Obama’s election is historic. It marks the political end of neo-liberalism as an ideology, one that has collapsed in the face of the global economic crisis and the failure of the market. It is also about generational change - a changing of the guard from the old to the new. And of course the election of the first African-American as President is earth shattering.
Obama’s presidency comes at a time of great economic crisis, what Obama himself describes as the worst since the Great Depression. His election has created a sense of euphoria among his supporters and commentators about dealing with this and other major issues. Even some Republicans have joined the partying. Obama is clearly the President of change, yet his promises have been surprisingly few and most had wriggle room attached to them.
These heightened expectations open up real possibilities for the Left because Obama will not be able to meet them. This Obama gap between reality and hope will become clearer over time.
Obama is not Jesus Christ, although you wouldn’t know it from listening to many people and reading most commentators. Even the women in my aquarobics class in Canberra here in far away Australia were talking about getting up at 3.30am to watch the inauguration.
This euphoria is understandable. Bush leaves a legacy of world wide economic crisis (slipping perhaps from recession into depression in the next year), vast wealth discrepancies in the US, simmering racial tension, two unwinnable wars, global warming devastating the planet and Gaza in ruins thanks to Israel’s ongoing war crimes, (before we even talk about North Korea, Iran or Pakistan).
The similarities with Labour Prime Minister Kevin Rudd in Australia are stark. Rudd’s election was marked by hope for a new and better society. But our PM continues, not confronts, the legacy of Australia’s reactionary former PM, John Howard.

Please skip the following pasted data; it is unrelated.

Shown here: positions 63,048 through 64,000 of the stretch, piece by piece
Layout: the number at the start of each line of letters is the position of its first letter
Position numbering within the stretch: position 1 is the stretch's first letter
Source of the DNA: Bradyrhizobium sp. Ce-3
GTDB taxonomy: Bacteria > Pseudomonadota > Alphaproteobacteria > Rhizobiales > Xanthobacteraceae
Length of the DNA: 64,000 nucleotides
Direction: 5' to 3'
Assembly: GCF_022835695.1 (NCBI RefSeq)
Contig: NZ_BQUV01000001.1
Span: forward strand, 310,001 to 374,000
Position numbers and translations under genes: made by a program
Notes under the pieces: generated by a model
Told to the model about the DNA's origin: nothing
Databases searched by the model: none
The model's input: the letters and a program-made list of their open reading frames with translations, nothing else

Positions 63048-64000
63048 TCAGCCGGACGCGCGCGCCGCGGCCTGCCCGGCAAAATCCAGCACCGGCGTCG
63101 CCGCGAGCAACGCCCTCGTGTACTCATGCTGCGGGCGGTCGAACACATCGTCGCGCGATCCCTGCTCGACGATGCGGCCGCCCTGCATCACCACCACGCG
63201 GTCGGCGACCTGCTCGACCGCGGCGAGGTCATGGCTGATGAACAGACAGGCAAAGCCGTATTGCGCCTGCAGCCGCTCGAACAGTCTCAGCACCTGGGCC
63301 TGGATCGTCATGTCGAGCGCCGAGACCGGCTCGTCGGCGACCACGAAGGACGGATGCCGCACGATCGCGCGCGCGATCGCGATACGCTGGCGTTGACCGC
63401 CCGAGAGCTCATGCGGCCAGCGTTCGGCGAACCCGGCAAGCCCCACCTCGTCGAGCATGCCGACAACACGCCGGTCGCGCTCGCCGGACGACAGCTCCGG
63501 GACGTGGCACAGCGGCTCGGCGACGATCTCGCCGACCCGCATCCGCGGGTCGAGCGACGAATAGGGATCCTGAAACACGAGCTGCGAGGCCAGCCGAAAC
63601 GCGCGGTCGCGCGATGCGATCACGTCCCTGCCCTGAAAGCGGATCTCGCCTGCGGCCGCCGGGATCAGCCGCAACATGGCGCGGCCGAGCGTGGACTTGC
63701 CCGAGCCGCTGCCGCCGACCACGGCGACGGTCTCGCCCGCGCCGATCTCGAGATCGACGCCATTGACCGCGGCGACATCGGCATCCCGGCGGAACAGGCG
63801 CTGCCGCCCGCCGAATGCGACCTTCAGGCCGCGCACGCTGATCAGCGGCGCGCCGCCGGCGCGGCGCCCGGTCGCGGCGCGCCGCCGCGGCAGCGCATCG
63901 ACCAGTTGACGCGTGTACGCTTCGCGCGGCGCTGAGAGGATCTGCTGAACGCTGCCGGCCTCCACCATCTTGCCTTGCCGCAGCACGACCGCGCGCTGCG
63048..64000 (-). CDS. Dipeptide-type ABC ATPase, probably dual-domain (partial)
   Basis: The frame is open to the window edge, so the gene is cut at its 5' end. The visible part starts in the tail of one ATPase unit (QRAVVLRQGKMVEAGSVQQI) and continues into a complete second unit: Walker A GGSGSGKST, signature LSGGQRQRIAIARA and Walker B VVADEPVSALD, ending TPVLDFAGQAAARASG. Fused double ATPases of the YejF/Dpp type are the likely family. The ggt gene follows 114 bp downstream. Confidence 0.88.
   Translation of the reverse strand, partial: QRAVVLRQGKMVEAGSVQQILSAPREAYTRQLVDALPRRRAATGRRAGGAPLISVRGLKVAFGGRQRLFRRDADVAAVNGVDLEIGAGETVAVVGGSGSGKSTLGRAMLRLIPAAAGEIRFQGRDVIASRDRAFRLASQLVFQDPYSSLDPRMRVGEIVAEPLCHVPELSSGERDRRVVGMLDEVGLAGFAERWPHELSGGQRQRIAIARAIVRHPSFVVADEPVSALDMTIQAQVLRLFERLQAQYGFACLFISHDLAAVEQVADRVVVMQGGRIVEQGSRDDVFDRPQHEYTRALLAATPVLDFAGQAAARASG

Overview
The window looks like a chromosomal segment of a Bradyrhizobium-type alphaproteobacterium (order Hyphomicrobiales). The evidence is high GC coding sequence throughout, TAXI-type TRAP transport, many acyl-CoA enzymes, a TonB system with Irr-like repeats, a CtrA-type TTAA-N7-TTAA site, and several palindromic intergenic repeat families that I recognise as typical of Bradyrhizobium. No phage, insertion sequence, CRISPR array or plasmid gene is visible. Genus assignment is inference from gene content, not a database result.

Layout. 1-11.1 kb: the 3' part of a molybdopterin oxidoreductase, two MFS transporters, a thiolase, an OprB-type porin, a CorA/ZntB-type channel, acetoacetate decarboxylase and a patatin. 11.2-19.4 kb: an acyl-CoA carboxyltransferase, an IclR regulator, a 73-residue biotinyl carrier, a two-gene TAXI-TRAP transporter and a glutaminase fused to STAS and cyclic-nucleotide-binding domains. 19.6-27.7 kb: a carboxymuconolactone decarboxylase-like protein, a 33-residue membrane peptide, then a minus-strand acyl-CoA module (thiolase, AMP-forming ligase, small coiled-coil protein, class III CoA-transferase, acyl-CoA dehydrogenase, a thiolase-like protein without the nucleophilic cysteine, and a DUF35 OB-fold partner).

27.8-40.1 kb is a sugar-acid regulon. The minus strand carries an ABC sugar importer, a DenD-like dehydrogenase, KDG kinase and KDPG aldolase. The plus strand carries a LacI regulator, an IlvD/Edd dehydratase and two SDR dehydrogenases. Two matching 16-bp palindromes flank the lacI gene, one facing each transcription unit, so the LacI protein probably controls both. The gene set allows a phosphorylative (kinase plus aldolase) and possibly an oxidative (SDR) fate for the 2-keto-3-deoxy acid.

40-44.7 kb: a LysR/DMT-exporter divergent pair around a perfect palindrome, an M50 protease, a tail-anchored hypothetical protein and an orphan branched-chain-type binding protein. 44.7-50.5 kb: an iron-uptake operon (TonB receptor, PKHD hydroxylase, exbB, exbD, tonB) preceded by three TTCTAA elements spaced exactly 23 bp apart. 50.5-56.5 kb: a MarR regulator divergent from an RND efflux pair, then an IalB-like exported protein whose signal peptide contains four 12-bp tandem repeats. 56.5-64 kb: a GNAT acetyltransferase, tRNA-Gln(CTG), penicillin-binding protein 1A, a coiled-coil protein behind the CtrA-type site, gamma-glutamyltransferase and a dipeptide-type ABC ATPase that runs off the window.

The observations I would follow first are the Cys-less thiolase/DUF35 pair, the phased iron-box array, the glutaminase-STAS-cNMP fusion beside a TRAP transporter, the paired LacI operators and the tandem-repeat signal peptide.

Obama starts about a year behind Rudd in disillusioning his supporters but will quickly catch and surpass the HowRuddista Government. I give it about six months, given the level of expectations raised, before some of his supporters and left Democrats begin to understand what they have helped create - a competent George Bush.
How so? The sense of hope about Obama is built around the idea that individuals can substantially change history. This is true to some extent, but it is the social forces they represent and can garner and put into action that make great men (and occasionally great women) great.
And there is another factor. As Marx said:
Men make their own history, but they do not make it just as they please; they do not make it under circumstances chosen by themselves, but under circumstances directly found, given and transmitted from the past.
So what forces does Obama represent? A superficial analysis would respond that he is unleashing the forces of change. Certainly he has lit the spark for change across America and the globe with his rhetoric. He has captured many in presenting an almost Harry Potter-like vision for all Americans. The difference is that Voldemort might win.
Obama’s cabinet team includes recycled Clinton appointees and Bush Republicans. Hardly a team of, or for, change. In fact it looks like a Cabinet of reaction.
Discuss in our Forums
See what other readers are saying about this article!
Click here to read & post comments.
48 posts so far.